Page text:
The amount of cash given to South Holland district councillors to spend on good causes in their wards has been cut by almost a quarter.
The move to slash the overall budget for the current four-year term from £740,000 to £555,000 comes amid drastic cuts to funding for councils and an ongoing drive for local authorities to make savings.
Previously, each of the 37 members’ designated councillor budget was £5,000 per year. Any money not spent by the end of each financial year was split, with 50 per cent being rolled over to add to the following year’s allocation and the other half returning to council reserves.
The refreshed scheme eventually agreed on June 24 will see councillors allocated £15,000 at the start of their term of office.
They can choose to spend the money at any rate, but the maximum spend in the final year before an election is capped at £7,000. Although no official reason for this was spelt out, it prevents members ‘buying votes’ by using large spends to win favour with their electorate in the months preceding a poll.
A second option for members to be allocated £3,000 for their first year and then £4,000 for each of the subsequent three years (with £7,000 spending cap in final year) was also considered.
A sometimes confused discussion at a full meeting of South Holland District Council last Wednesday came close to becoming a “farce”, according to Conservative leader Coun Gary Porter (Spalding St Mary’s).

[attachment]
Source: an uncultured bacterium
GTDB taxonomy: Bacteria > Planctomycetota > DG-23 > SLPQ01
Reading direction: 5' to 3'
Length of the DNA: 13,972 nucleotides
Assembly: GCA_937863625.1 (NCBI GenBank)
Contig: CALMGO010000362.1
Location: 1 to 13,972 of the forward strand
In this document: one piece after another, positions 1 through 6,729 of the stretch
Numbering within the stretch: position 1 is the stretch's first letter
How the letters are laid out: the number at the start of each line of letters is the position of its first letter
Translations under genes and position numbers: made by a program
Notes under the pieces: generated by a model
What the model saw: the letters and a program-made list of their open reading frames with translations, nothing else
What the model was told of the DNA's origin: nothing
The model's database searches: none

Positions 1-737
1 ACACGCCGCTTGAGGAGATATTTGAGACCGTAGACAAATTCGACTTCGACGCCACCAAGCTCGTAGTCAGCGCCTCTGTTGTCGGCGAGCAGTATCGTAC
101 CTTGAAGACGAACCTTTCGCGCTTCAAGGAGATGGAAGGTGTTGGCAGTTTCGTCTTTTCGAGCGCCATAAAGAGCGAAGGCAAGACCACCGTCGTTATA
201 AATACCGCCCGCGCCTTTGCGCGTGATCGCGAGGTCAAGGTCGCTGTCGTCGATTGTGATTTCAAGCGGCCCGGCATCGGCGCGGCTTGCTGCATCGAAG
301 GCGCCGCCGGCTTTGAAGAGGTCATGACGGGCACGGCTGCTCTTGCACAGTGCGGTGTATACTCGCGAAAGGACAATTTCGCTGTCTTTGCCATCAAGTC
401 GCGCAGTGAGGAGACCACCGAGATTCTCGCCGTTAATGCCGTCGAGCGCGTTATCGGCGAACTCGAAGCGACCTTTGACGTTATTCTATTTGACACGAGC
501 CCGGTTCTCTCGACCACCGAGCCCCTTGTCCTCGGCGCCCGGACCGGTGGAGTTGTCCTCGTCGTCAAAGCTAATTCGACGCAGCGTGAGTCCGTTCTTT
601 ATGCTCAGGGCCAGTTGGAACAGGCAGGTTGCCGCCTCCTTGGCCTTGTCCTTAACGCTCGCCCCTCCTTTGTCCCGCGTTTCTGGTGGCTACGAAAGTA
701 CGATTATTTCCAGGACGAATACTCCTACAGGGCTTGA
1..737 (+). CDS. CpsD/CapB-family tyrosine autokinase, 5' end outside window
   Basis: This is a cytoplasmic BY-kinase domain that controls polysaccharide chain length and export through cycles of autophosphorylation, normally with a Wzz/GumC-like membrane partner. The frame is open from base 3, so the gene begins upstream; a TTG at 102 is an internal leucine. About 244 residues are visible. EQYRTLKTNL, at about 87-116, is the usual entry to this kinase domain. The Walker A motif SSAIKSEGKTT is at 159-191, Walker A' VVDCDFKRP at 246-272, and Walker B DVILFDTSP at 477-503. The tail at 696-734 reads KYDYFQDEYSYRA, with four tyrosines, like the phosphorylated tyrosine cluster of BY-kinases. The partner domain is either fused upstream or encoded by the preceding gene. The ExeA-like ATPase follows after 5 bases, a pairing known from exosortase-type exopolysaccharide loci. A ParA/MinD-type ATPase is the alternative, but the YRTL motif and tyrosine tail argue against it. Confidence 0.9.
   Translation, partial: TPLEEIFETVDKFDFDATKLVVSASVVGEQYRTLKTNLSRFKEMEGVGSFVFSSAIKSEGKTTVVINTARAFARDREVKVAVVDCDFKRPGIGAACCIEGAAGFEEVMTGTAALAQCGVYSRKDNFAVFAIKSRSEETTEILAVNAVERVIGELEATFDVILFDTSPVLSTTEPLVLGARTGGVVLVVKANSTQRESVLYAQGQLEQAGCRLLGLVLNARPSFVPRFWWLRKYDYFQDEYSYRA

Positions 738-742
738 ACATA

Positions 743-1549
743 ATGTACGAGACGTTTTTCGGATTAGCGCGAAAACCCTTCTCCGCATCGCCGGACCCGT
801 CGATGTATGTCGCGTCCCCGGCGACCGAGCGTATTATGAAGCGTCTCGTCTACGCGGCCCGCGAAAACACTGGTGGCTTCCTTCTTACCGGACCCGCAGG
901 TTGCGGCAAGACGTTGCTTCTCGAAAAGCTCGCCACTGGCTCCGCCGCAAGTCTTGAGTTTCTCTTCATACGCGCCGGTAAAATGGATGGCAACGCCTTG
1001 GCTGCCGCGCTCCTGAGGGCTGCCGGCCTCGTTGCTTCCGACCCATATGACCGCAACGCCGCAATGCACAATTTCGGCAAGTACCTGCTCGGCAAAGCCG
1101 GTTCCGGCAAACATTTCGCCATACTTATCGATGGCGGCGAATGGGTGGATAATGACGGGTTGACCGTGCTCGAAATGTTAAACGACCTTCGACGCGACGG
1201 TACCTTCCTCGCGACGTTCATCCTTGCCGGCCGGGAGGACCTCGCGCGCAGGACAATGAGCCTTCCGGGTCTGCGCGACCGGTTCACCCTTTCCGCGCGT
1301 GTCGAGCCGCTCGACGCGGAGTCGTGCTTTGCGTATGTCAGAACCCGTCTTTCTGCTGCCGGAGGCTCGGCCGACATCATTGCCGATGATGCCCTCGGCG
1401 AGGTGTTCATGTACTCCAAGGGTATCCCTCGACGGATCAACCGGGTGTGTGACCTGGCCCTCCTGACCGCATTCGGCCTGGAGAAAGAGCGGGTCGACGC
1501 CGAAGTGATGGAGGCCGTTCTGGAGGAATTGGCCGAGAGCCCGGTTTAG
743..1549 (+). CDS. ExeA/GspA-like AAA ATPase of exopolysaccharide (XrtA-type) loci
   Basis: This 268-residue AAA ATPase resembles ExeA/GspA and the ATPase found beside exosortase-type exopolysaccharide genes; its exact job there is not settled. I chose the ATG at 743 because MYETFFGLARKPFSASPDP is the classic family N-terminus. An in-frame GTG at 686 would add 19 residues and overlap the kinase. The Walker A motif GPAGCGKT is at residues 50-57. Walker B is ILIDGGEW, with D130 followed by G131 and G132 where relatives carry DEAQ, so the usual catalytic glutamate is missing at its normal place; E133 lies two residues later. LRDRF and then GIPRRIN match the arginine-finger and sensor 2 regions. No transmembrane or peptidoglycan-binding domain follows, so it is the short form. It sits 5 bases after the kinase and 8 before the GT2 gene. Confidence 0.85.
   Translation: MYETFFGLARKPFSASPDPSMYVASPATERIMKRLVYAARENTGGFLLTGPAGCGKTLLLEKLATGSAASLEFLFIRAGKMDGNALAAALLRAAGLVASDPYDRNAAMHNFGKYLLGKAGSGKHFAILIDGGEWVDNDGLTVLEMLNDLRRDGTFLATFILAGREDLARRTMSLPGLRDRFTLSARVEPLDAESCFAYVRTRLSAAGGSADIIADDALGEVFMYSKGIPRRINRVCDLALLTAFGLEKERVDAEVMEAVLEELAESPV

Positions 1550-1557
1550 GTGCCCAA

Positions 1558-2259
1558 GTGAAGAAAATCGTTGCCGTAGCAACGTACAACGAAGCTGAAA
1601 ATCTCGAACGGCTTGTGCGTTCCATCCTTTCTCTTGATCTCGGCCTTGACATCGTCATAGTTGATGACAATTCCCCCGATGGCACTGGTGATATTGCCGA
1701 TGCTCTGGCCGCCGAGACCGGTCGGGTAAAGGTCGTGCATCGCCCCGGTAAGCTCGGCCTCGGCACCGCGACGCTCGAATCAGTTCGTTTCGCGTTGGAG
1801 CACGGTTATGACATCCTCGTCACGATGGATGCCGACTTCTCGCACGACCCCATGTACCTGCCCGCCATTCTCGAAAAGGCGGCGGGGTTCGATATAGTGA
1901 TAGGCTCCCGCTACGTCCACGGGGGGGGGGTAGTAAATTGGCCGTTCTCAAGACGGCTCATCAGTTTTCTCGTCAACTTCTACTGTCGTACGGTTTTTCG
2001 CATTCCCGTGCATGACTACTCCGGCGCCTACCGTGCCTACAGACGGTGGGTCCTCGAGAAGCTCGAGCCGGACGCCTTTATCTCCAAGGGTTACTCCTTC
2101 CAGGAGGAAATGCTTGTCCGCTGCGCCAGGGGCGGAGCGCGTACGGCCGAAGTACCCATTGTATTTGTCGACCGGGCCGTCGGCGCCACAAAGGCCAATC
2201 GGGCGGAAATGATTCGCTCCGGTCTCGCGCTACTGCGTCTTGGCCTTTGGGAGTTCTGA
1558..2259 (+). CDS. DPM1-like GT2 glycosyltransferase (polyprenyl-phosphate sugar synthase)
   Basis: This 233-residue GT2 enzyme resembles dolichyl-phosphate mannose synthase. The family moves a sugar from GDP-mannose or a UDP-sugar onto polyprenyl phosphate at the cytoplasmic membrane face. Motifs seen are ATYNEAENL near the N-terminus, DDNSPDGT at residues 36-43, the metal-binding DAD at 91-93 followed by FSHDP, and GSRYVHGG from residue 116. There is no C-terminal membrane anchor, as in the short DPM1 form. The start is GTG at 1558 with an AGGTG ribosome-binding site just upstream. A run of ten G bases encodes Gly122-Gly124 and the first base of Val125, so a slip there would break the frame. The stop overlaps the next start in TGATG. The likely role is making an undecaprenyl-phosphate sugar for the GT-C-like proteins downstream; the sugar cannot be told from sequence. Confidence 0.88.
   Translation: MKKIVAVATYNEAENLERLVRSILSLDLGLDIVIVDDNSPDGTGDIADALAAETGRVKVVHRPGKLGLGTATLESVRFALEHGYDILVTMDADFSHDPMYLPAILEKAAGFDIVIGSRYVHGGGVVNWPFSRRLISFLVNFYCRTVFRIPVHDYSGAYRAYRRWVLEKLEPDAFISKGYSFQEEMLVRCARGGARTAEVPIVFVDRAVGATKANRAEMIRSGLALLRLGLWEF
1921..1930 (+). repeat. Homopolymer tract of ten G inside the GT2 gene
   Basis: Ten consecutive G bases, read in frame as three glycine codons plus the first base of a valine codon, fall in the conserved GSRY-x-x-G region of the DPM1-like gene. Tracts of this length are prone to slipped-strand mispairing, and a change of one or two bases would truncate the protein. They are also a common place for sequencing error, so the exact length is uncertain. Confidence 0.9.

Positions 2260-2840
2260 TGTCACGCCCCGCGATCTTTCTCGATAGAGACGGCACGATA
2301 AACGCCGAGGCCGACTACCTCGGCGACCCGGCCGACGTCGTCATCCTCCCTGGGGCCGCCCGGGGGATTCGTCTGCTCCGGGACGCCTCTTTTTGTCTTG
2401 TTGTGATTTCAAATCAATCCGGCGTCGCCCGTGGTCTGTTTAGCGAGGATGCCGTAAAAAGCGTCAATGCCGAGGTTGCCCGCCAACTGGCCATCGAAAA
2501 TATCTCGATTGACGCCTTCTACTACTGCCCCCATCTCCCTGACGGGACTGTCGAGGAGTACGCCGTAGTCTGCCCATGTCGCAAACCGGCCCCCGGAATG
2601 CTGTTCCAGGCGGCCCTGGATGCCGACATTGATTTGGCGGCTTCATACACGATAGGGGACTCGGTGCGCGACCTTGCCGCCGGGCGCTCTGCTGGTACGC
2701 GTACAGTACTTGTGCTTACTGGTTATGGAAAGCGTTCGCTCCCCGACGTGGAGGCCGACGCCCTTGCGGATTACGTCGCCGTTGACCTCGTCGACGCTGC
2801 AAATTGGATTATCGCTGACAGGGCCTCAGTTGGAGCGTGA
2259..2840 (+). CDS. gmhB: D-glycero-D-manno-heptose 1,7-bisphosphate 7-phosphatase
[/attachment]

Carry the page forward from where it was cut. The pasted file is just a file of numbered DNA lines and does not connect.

Coun Chris Brewis (Sutton Bridge) wanted a continuation of the current format, backing the scheme as an “efficient” way of giving out small grants.
“If it ain’t broke, don’t fix it,” he added.
Fellow Independent and leader of the opposition Coun Angela Newton (Spalding Monkshouse) was “not comfortable” with a proposed £7,000 rollover to the final year.
“It’s far too high and could be done for the wrong reason. It should be limited to the 50 per cent,” she said.
Spalding Wygate member Roger Gambba-Jones backed the £15,000 lump sum option, saying that, unlike other wards, his didn’t have a “plethora” of groups looking for financial help.
“But I do have a number of significant projects that may well be viable should I have sufficient funding,” he said, citing Stepping Stone Bridge between Park Road and King’s Road. “The only way to get some lighting is to ‘DIY’ it. If I can only pursue it with £3,000 in the first year, it’s unlikely to happen and I won’t be able to realise my ambition to make the bridge safer for the public.”
With amendments to the options being suggested and little progress towards a resolution, Crowland and Deeping St Nicholas member Coun Bryan Alcock received support when he said: “It seems different options suit different people. Is there any reason why it can’t be left to the discretion of each individual here which option they go for?”
However, Coun Porter pointed out that the lump sum option suited both scenarios as it enabled members to allocate money each year if they so wished.
A large majority voted to adopt that option.